Congenital cataracts

What are congenital cataracts?

Congenital cataracts (or childhood cataracts) are cataracts that occur in children, and are responsible for nearly 10% of all vision loss in children worldwide. They cause the lens of the eye to go cloudy, giving the eye a milky appearance and potentially causing visual impairment depending.

Older babies and toddlers can also be diagnosed with cataracts, which is referred to as paediatric cataracts.

There are four types of congenital cataracts:

Anterior polar cataracts

These are well-defined, although often considered too small to require surgical treatment. These will be located at the front of the eye’s lens and are mostly linked to inherited genes.

Posterior polar cataracts

Unlike the other types of congenital cataracts, these appear on the back of the eye’s lens.

Nuclear cataracts

The most common form of congenital cataracts, these appear in the middle of the eye.

Cerulean cataracts

Typically, this type of cataracts doesn’t cause vision problems. They are easily distinguished by their small, pale blue dots concentrated on the lens of the eye.

What causes congenital cataracts?

Causes of congenital cataracts include, but are not limited to: inflammation, trauma, infections (such as measles, mumps and rubella) passed on from the mother during pregnancy, or a reaction to drugs.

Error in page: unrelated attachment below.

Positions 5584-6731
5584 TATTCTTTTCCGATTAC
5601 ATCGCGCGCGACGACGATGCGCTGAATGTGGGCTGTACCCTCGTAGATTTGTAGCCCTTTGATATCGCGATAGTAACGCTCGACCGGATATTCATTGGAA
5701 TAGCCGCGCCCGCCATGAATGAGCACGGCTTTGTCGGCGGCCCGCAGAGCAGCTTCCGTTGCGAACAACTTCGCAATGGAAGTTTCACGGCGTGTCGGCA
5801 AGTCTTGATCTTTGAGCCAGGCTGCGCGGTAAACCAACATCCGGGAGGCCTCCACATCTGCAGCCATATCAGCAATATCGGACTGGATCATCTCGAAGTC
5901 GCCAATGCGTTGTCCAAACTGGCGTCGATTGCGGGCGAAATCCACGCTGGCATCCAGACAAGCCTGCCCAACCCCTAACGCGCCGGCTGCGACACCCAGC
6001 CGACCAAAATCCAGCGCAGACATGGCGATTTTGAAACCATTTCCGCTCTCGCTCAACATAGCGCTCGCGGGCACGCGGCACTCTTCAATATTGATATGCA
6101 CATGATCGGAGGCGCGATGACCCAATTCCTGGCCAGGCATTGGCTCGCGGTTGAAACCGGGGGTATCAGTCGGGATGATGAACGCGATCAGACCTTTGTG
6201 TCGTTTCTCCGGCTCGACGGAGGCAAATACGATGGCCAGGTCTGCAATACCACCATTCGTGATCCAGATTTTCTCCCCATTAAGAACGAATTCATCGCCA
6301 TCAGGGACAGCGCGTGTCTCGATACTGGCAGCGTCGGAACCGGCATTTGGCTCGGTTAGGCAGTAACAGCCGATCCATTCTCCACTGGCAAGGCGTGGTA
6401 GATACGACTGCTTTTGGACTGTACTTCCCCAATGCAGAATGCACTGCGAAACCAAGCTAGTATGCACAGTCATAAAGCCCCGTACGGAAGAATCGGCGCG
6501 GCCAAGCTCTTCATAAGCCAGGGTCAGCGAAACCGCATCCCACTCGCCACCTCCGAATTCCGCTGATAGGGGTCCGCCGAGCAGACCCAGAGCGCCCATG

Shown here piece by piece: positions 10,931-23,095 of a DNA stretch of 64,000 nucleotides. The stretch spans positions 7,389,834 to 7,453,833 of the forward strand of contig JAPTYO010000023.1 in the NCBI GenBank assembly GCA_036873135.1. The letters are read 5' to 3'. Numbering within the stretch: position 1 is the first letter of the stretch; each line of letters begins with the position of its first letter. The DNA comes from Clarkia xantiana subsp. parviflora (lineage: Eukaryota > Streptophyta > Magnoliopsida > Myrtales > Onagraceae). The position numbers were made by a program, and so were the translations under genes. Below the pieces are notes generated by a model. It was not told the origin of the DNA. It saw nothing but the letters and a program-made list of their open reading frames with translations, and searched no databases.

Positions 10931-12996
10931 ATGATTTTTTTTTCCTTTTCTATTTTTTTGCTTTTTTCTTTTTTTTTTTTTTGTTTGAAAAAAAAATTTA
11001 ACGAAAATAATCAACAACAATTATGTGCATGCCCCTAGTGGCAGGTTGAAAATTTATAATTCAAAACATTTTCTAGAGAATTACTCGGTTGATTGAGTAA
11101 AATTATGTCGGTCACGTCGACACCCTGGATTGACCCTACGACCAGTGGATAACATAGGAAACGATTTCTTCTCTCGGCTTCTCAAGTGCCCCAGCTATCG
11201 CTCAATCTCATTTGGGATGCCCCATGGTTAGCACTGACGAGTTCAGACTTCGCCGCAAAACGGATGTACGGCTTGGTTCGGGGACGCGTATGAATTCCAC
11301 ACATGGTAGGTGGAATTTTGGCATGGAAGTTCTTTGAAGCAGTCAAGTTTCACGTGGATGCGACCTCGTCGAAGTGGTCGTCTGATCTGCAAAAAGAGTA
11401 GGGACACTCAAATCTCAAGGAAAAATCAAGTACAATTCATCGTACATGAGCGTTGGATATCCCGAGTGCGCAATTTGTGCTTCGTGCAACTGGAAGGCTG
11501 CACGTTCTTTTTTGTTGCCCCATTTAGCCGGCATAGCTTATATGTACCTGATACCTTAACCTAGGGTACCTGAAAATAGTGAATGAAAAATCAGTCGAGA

An example of this would be tetracycline antibiotics used to treat infections in pregnant women, which have been shown to cause cataracts in new born babies.

How are congenital cataracts treated?

In some cases, cataracts do not cause visual impairments and do not need to be removed, however, if the condition does begin to affect your child’s sight, surgery may be recommended. Once a cataract is removed, it’s unlikely to grow back.

If your doctor feels that the cataract will affect the development of your child’s visual system, it’s possible that surgery may be considered if the child is under the age of three months. However, if your child only has a cataract/cataracts in one eye, surgery may be considered at a much earlier age.

During surgery, a small opening is made in the side of the cornea at the front of the eye. A section is used to remove the cloudy lens. The natural lens may be replaced with a plastic lens called an intraocular lens or IOL, a lens implant that can last for life and does not usually need replacing. Alternatively, a contact lens, as opposed to a lens implant, may be suggested.

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